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Any discussion around mental health had long been taboo in elite sport and Australia was no different. Athletes were underserved and too often performance in competition came at the cost of mental health. Attempts to break this paradigm were hindered by the stigma attached to sport, and society at large, when it came to discussing mental wellbeing.
The ground began to shift when the Australian Sports Commission, a governmental department, perhaps mindful of the high profile cases of Australian athletes suffering from mental health issues, decided to create an executive role around athlete wellbeing and engagement at the Australian Institute of Sport. Their first step was to appoint Matti Clements as Deputy Director of Athlete Wellbeing & Engagement at the AIS in January 2018.
“My vision is that this space is seen as important as any other area in high-performance sport,” Clements told the press at the time. Clements, a former AIS psychologist who has worked across elite Australian sport, added: “It needs a seat at the table in the high performance environment and I think that’s clearly indicated by this role. It can’t be something that sits down the bottom of the servicing model. It has to be just as important as everything else we know is really important.”
Fast forward 16 months, and Clements has barely completed her journey from Melbourne to Manchester when she takes to the stage at the Leaders Meet: Wellbeing summit at Etihad Campus to discuss her work across Olympic, Paralympic and Commonwealth sports in Australia.
Today, the AIS pays for athlete wellbeing & engagement managers to operate in each of those sports under the stipulation that they report directly to the national sporting organisation’s [NSO] high performance manager or CEO. The aim is to serve the athletes who had been let down by a system that failed to recognise that all too often high performance came at the cost of mental health. “Everything is transparent,” she continues. “We’ve also clearly stipulated the money for able and para sport because historically, across the system, para has missed out.” Clements sat on the panel that recruited each athlete wellbeing engagement manager and emphasised that the funding could not be used elsewhere.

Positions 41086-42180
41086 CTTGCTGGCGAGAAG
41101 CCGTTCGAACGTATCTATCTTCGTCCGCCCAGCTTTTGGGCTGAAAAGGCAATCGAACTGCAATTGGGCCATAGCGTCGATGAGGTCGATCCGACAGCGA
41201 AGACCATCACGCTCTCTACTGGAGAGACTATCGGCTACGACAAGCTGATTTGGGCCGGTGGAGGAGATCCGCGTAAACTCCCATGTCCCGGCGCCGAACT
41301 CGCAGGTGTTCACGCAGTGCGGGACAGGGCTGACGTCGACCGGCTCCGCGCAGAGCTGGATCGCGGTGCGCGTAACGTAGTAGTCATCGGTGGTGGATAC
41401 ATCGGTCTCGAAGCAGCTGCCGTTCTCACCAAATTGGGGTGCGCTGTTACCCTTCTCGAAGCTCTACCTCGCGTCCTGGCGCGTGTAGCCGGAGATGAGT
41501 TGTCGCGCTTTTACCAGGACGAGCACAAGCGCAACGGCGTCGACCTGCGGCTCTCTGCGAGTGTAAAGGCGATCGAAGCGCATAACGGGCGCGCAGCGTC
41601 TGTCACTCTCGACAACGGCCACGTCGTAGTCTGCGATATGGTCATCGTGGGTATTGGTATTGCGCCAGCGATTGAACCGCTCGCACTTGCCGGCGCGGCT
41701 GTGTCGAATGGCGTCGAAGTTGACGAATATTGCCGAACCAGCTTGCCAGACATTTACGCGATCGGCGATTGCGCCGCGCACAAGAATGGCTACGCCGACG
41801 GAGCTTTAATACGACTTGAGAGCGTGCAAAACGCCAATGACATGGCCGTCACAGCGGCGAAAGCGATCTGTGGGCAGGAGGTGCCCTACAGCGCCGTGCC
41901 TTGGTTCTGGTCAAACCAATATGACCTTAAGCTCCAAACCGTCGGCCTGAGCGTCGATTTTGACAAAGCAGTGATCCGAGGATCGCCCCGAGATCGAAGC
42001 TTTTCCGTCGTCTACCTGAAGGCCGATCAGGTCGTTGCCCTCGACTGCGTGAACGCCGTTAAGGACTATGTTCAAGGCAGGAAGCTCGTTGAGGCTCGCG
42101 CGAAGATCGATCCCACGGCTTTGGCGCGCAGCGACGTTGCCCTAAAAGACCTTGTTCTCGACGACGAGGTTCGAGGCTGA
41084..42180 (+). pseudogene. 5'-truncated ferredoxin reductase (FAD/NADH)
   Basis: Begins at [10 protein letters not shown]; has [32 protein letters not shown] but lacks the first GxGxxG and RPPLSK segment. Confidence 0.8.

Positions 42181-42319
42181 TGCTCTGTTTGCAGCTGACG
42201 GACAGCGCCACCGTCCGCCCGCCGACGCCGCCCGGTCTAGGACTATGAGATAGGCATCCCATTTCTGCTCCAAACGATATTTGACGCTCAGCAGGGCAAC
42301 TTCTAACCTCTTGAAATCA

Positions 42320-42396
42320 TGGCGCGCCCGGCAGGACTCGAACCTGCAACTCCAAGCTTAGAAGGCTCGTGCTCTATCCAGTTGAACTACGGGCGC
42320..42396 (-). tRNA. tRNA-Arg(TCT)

What is athlete wellbeing and engagement?
Firstly, as she reveals, Clements and her colleagues needed to ask athletes in the AIS system how they defined ‘wellbeing’ and ‘engagement’. She says: “We threw around a lot of definitions and we ran these past certain focus groups of athletes and this is what we landed on.” She presents a slide to the room that reads:
With those definitions in hand, the drive to recruit athlete wellbeing engagement managers for each NSO could begin based on the AIS’ clear vision and purpose, both of which she lays out in a later slide:
Australian athletes can learn, thrive and contribute to the community during their time in high performance sport and life afterwards.
To lead and support Australia’s sporting industry to understand that a successful high performance culture includes athletes finding the right balance between wellbeing, engagement in activities outside of training and competition, and the requirements of elite sport.
Then, as Clements explains, the network of athlete wellbeing engagement managers that serve the NSOs of Australian sport will deliver upon bespoke frameworks that her team develops throughout each sport. “It gives them a roadmap for what they need to deliver to change a high performance culture in this space. If we can develop it and drop it down through 20-25 different sports then that’s a sustainable model and what it does is free up the time of the individuals in the daily training environment to spend with the athletes and coaches.”
Clements and the AIS deliver services and programmes based around five streams.
1. Mental health
The first step was unprecedented in Australian sport. Clements and the AIS have developed a nationwide mental health referral network of psychologists, psychiatrists and neuropsychologists, which can be used by coaches, athletes and high performance staff. “There’s a hotline number and a clinical psych who sits in our department takes the call and triages them into a service based on what information is provided in the interview,” she explains. “It can be a time-intensive method but then we can track the data. We do this so we can tell an accurate story to the Australian public and we as educating the system around themes, which is really important. We’re destigmatising and educating the system.” To that end, there is also a mental health literacy programme that gets delivered to athletes, the high performance system and family members. “That programme gets delivered throughout the year and can be cut and diced according to their availability.”